Junction pipe company sold

Ron Tipping, left, former co-owner and general manager of Grand Junction Pipe and Supply, talks with Ken Beard, an employee of more than 20 years, at a plant on the west part of the Redlands. Tipping recently sold the company to a firm based in Washington, D.C.

GJ pipe sells 062711

Ron Tipping, left, former co-owner and general manager of Grand Junction Pipe and Supply, talks with Ken Beard, an employee of more than 20 years, at a plant on the west part of the Redlands. Tipping recently sold the company to a firm based in Washington, D.C.

For many Grand Valley residents, Grand Junction Pipe and Supply creates its biggest impression with its eye-catching, award-winning Christmas parade floats, designed and built by employees and displayed outside the company’s office on the Interstate 70 Business Loop.

But even if it’s less obvious or well-known, the concrete and plastic manufacturer and distributor’s handiwork in western Colorado extends far beyond an annual appearance at holiday events. It’s featured in the largest public works initiative in Grand Junction’s history, in a project to prevent Mesa Mall and surrounding homes and businesses from flooding and in most golf courses on the Western Slope.

And after operating for more than 50 years under the supervision of one family, Grand Junction Pipe and Supply has changed ownership.

Owners Ron and Marie Tipping sold the company June 10 to Washington, D.C.-based Summit Materials, a transaction that includes all divisions of Grand Junction Pipe and Supply and the company’s two retail locations in Grand Junction and five retail locations across the Western Slope.

Financial terms were not disclosed.

In an interview Monday, Ron Tipping said a combination of age and the uncertainty of the economy convinced his wife and him that now was the time to act on something they’d contemplated for four or five years. Leaving an industry they’ve known most of their lives isn’t easy, though.

“When you’ve been doing something for 50 years and you walk away, it takes a little adjusting,” he said.

Tipping, 70, said while he and his wife will retire, the company will retain its name and its roughly 170 employees.

He said he expects Summit Materials to make some changes, although he doesn’t know what they will be. He anticipates that a current employee will run the business’ day-to-day operations.

The sale of Grand Junction Pipe and Supply marks the third time in a little more than two months that a local, longtime construction-related company has sold to an out-of-area firm.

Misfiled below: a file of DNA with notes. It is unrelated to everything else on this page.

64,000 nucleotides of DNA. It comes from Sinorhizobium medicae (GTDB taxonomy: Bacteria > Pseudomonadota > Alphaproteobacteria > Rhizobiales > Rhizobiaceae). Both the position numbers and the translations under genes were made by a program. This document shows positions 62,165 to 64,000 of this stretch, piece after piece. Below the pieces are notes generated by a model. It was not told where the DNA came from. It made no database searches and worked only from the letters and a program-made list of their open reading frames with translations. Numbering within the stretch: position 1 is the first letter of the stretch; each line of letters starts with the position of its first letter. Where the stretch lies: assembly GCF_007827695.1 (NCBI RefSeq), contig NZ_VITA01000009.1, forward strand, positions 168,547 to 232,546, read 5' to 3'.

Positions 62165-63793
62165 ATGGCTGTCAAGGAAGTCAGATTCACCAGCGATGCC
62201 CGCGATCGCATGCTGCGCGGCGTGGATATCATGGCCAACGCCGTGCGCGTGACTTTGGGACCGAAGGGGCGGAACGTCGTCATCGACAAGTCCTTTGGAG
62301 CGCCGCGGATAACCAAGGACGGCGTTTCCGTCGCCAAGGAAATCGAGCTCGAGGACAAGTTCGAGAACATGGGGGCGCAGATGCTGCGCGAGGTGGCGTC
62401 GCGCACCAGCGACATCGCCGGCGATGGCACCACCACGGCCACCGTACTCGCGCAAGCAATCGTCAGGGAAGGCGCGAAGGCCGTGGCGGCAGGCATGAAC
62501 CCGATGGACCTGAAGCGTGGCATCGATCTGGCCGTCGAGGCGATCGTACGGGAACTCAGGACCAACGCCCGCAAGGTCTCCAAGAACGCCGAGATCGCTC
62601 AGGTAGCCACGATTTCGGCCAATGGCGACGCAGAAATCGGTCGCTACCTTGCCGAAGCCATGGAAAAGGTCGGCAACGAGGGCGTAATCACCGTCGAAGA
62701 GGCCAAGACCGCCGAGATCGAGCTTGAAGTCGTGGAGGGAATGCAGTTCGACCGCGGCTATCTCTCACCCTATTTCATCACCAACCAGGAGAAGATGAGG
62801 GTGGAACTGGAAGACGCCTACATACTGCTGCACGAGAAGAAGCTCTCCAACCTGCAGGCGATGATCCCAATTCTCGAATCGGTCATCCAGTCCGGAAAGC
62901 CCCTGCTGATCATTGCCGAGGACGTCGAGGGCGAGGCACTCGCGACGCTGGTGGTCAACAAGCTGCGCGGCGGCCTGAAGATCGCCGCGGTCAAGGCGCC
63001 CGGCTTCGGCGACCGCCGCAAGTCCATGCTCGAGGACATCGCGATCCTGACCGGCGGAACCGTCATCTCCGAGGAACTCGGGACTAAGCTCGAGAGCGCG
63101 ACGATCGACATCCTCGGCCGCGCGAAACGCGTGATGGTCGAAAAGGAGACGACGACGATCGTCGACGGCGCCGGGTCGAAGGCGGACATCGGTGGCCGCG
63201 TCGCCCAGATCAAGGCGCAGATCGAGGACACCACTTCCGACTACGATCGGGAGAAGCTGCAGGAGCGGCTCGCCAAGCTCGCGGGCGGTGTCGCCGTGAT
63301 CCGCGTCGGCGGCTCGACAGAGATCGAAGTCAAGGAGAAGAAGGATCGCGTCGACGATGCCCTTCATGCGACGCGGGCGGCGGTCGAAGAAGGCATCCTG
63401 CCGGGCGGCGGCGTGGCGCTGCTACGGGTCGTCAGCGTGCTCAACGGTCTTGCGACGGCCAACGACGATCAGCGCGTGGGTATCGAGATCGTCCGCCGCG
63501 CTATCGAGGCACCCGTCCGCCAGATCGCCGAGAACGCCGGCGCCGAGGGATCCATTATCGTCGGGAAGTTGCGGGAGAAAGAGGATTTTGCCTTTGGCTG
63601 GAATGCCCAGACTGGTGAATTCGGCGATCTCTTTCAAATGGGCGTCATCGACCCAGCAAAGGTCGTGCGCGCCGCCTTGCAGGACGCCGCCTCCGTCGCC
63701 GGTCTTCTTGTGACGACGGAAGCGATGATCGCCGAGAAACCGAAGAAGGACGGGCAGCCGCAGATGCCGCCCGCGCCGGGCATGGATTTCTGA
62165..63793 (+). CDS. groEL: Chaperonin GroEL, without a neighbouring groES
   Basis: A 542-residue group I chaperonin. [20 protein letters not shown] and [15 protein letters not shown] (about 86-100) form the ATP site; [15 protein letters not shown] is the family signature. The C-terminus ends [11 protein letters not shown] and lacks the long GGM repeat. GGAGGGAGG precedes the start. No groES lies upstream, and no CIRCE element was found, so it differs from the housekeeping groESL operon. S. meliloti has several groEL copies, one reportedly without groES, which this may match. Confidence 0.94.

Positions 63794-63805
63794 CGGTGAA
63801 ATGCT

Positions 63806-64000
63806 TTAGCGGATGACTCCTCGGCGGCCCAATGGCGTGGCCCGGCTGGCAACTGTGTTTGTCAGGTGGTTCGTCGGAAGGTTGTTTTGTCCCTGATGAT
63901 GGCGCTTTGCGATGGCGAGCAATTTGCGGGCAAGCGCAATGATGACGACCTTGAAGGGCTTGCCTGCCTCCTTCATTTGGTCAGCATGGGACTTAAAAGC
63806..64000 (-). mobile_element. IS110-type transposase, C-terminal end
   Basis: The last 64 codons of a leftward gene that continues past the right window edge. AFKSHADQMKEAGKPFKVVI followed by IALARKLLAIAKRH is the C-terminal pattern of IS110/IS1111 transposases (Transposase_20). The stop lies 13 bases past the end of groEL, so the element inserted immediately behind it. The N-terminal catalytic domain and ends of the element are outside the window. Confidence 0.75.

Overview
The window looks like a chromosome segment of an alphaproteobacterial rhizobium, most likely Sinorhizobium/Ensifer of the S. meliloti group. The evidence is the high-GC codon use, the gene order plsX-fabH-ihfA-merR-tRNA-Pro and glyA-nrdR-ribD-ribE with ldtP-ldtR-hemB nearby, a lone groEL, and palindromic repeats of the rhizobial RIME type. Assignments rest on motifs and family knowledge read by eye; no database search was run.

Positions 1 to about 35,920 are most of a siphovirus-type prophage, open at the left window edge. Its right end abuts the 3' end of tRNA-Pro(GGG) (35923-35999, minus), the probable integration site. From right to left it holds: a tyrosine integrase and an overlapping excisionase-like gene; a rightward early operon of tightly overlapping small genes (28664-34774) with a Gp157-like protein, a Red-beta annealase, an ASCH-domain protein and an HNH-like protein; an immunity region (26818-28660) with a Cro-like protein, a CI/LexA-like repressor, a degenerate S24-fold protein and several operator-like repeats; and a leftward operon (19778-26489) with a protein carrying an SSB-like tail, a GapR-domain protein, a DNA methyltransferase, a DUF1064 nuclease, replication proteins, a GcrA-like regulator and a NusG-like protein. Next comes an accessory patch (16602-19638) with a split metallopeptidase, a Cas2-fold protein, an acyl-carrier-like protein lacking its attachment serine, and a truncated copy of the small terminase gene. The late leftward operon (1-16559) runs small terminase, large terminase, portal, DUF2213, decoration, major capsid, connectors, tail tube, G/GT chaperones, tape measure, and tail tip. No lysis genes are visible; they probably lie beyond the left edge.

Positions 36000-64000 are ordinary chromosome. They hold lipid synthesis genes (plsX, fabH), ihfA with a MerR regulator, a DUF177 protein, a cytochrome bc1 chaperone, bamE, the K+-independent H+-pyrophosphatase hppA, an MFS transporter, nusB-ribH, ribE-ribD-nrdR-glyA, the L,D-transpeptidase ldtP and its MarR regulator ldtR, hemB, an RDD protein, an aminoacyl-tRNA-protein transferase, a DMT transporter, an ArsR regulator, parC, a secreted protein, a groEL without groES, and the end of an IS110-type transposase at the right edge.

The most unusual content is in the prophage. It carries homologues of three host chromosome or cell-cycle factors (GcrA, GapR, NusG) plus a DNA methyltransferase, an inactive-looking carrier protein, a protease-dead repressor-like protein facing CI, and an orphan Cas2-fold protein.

The sales of Harbert Lumber to Denver-based ProBuild and Elam Construction to Summit Materials were announced in April.

Established in 2009, Summit Materials was formed to acquire and grow building materials companies, according to its website. It has purchased a number of firms across the nation in the last year and is financed by venture capital firms The Blackstone Group and Silverhawk Capital Partners.

Officials with Summit Materials didn’t return a call seeking comment Monday.

Grand Junction Pipe and Supply was founded in 1958 by Marie Tipping’s parents, Boots and Muriel Corn, as a subsidiary of Corn Construction.

Boots Corn was performing water and sewer line work and needed parts but couldn’t find any in the valley, so he started Grand Junction Pipe and Supply, Ron Tipping said.

The Tippings, with Marie serving as president and chief executive officer and Ron as executive vice president and general manager, took over the company in 1977.

What began as a manhole cover and small-diameter concrete pipe manufacturer has expanded over the years into a purveyor of irrigation pipes and supplies, ready-mix concrete, and sand and gravel.

Grand Junction Pipe and Supply provided materials for the $110 million Riverside Parkway project.

A $16 million “Big Pipe” project removed nearly 400 residential and commercial properties from a 100-year floodplain near the mall and McPhee Reservoir in southwestern Colorado.

If virtually any golf course on the Western Slope uses Rainbird sprinklers to irrigate its tee boxes, fairways and greens, those supplies came from Grand Junction Pipe and Supply.

Employee longevity is one of the business’ hallmarks. Sixty-nine of the 170 employees have been with the company for at least 10 years.

“We gave them room to make decisions on their own,” Tipping said, citing employees as the business’ strength.

“They knew they were making a positive impact and I think that’s what kept them on.”

The company that once employed more than 300 people peaked at $93 million in sales in 2008, according to Tipping. Like most businesses, it took a hit with the recession, although it is recovering.

“We’re in a lot better position this year than we were last year,” Tipping said.

He said Grand Junction Pipe and Supply began negotiating the sale with Summit Materials about six months ago.

He pointed to his belief that Summit Materials will run Grand Junction Pipe and Supply much like it’s run and Summit Materials’ ability to weather economic downturns as reasons for selling to it.

“This company (Summit) can handle adverse times better than we can,” he said.

Tipping thanked Grand Junction Pipe and Supply’s customers for their support of the business over the years and said he hopes they continue their patronage under the new ownership group.

Likewise, he said he and Marie plan to keep in touch with the company.

“Our hearts belong there,” he said. “It’s a funny feeling having sold, but we’ll start a new life, I guess.”

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